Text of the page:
Good Friday Homily

Matthew 27:27-61

Tradition says that Jesus spoke seven words from the cross. That is what our worship service tonight is centered around: those seven last words that Jesus uttered. What we don’t always remember is that those seven last words are taken from four different gospels, written by four different people who, although inspired by God to write Jesus’ story, had different viewpoints about who Jesus was and what he came to earth to do. And so, it is beneficial for us to read the crucifixion account from each Gospel’s point of view, to see the differences in how they interpreted Jesus’ death on the cross. And since we’ve been working our way through the Gospel of Matthew this year, I would like to speak about Matthew’s account of how Jesus died.

According to Matthew, Jesus said only one sentence from the cross, and that sentence was actually a question, ripped out of Jesus’ throat just as the nails ripped through his flesh: “Eli, Eli, lema sabachthani?” which means, “My God, my God, why have you forsaken me?” When Jesus uttered that desperate cry, he had already been hanging on the cross for about three hours, and this after a night when he had been tried, beaten, spit on, and then, early in the morning, had seen his people call for his death, had watched the Roman governor wash his hands of him, had been mocked with a purple robe and a crown of thorns, and then been nailed to the cross. There is a difference, I think, between knowing that you are going to die and then experiencing it, especially experiencing the cruelty that human beings can inflict on one another. Is there any wonder that Jesus would think that God had forsaken him in the midst of all of that suffering?

We wonder how Jesus, who was divine and who knew that this was going to happen to him, could still cry out and wonder how God had forsaken him. I don’t know the answer to that question; it is a holy mystery that we are left to ponder. But here we see Jesus in his full humanity, not afraid to cry out in his pain and his agony, to cry out to the God who has been with him his whole life and who now seems to have deserted him, and it is a witness to us as well. If even the Son of God on the cross felt free to cry out and wonder where God is in the midst of suffering, then so can we. When we are in the hospital after a surgery and we are in pain and fear despite the medications that we have received, we can cry out to God. When we who have been healthy our whole lives go to the doctor and discover that we have cancer that cannot be cured, we can rage at God and ask why God has forsaken us. When we are feeling alone and lost, we can cry out to God and ask where God is. If Jesus can do it, then certainly we who follow Jesus can do it as well.

And here is the good news: God hears our cries. It certainly didn’t seem like God was anywhere around on that day when Jesus was crucified. But if we look more closely at Matthew’s account, we will see signs of God’s presence. We look for God in the supernatural events that accompanied Jesus’ death: the ripping of the curtain in the temple from top to bottom; the earthquake and the splitting of the rocks; and the raising of the saints who had died (which only the Gospel of Matthew mentions). But even more than that, God was present in the women who stood by Jesus as he died: Mary Magdalene, Mary the mother of James and Joseph, and the mother of James and John, as well as other women who were there. God was present in the man Joseph of Arimathea, who boldly went to Pontius Pilate and asked for the body of Jesus so that he might bury it in his own new tomb. God did not forsake Jesus on that day; God was with Jesus and suffered in him and with him.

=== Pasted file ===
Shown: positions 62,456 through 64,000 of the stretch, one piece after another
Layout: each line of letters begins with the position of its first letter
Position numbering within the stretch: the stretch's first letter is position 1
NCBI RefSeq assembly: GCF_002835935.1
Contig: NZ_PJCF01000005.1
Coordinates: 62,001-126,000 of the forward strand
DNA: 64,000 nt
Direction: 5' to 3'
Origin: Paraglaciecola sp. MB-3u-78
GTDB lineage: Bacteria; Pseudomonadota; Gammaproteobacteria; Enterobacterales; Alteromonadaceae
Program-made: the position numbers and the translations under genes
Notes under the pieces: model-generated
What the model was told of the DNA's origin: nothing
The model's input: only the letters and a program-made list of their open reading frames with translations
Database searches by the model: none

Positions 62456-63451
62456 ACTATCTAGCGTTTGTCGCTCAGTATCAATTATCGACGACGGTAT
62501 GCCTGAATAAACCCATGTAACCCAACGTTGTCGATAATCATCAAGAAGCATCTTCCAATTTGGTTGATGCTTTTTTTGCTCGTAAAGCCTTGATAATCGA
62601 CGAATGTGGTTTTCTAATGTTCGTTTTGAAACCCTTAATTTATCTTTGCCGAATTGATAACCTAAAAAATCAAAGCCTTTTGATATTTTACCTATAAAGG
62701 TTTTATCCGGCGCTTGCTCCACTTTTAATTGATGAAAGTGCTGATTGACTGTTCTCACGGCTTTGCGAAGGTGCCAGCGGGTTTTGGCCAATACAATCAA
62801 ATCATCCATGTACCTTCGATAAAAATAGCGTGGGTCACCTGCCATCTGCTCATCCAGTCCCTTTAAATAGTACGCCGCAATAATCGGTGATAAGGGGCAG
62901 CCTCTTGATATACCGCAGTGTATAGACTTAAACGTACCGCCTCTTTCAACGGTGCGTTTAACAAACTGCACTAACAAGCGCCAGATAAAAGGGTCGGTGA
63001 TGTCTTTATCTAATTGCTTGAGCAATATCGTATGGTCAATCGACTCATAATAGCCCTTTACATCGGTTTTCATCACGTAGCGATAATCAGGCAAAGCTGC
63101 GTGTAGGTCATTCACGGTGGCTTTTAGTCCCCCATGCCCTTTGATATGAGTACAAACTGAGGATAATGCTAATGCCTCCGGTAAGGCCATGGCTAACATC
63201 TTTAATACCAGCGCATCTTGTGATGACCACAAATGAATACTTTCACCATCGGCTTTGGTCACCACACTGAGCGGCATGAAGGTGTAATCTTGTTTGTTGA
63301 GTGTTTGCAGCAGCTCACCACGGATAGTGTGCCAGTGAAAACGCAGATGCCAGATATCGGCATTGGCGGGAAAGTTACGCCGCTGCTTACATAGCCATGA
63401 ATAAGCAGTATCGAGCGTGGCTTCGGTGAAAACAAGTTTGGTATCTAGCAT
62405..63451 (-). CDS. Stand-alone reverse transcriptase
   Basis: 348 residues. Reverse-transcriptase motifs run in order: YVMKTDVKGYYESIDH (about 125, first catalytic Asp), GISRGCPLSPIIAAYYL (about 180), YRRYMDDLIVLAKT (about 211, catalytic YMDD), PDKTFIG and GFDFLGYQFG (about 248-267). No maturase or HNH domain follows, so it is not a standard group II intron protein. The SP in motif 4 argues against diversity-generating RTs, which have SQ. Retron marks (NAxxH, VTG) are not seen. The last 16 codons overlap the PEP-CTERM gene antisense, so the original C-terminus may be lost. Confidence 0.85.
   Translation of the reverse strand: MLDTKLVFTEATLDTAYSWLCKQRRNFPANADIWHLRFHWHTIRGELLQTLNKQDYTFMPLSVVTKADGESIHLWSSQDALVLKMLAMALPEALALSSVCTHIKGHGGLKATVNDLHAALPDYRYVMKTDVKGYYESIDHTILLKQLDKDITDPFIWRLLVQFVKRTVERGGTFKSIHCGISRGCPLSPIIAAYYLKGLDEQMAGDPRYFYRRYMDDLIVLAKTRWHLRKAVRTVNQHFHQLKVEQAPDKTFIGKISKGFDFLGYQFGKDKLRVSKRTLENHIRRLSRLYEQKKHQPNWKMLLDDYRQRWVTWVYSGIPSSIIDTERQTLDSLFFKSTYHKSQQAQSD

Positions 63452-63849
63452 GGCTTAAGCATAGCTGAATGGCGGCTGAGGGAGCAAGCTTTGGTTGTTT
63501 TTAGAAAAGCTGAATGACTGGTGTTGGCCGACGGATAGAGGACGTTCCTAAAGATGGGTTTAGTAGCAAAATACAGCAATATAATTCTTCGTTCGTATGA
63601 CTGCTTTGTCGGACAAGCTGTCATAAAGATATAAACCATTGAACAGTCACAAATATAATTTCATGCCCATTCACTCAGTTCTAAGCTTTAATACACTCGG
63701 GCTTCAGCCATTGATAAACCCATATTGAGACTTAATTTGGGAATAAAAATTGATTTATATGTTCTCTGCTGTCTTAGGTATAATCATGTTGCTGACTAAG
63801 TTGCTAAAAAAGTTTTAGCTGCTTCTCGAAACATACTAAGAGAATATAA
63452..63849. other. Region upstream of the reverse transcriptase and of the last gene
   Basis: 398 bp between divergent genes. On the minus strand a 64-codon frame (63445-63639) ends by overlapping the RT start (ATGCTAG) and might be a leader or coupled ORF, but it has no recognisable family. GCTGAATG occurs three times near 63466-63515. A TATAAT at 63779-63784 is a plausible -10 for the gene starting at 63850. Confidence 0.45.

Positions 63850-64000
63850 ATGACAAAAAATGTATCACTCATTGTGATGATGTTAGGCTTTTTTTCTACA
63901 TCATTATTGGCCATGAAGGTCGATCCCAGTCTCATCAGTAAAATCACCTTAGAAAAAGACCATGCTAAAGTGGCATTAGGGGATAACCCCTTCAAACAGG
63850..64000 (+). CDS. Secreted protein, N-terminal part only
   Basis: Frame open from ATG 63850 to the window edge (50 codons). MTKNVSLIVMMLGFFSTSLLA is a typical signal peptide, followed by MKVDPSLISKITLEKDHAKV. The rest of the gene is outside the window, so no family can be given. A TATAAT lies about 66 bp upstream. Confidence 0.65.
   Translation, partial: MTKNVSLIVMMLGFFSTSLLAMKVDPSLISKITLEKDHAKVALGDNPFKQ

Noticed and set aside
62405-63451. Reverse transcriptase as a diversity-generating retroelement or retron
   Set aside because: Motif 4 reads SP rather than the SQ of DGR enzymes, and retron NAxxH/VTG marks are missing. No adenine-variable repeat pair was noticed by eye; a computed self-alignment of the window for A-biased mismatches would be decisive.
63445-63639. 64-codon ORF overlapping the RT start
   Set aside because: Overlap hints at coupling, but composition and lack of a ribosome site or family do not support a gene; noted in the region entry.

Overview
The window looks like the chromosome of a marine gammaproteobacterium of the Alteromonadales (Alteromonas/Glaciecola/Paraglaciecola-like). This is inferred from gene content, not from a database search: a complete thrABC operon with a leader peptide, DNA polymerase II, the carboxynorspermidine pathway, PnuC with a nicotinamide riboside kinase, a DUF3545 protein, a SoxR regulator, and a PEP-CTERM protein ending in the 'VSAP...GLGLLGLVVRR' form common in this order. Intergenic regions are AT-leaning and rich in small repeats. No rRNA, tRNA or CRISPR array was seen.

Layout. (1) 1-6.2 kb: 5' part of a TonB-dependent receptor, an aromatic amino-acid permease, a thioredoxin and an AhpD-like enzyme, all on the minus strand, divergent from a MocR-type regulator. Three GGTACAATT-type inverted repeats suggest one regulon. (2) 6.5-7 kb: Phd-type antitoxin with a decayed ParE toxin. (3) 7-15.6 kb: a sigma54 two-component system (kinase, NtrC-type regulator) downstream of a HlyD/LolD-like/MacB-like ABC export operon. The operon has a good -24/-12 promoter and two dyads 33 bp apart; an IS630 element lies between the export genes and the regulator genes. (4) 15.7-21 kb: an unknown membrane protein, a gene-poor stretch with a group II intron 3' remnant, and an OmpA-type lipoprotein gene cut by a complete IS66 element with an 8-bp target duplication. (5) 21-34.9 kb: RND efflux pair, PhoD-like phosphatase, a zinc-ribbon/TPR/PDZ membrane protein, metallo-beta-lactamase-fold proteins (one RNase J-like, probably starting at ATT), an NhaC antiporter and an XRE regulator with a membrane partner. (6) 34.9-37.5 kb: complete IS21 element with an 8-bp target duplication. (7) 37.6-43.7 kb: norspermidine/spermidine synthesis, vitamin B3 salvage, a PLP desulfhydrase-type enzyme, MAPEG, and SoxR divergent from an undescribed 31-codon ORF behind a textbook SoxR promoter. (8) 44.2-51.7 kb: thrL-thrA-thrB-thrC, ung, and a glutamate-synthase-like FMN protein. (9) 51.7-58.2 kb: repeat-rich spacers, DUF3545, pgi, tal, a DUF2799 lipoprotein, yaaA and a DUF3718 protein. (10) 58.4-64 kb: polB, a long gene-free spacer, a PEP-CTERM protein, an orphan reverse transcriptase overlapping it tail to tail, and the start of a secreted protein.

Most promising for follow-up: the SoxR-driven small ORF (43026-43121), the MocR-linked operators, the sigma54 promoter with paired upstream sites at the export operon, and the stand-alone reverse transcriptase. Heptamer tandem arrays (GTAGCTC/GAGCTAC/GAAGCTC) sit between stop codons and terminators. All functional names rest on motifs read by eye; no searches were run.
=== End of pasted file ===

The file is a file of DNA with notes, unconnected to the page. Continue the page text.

That is good news for us as well. When we cry out to God and ask why God has forsaken us, the answer comes back that God does not forsake us. God is always with us through those times when we are lost, scared, and hurting. When we cry, God understands what we are feeling, intimately, and God weeps with us. God is with us in the community which surrounds us with love and prayer. God is with us always, and nothing—not even death—can separate us from that love of God, which is found in Jesus Christ, our Lord, who suffered and died for us on that cross.

This week, the cathedral of Notre Dame in Paris was partially burned in a fire that initial investigations have revealed to be connected to renovations that have been going on. It was heartbreaking to see this happen to such an old, old cathedral that is a marvel of architecture and engineering even today. But what was moving to me was to see the picture of the interior of the church, where, amidst all the rubble still on the ground, the cross on the altar still stood as a beacon shining in the dimness. That is what Jesus’ death on the cross means: we have a God who is near to us even when all seems lost. God suffers with us. God is still with us amidst the rubble that happens in our lives. God weeps with us. God loves us. And God gives us hope that this is not the end of the story. Look upon the cross tonight and see there your Savior. Look upon the cross and see how much Jesus loves you. Amen.


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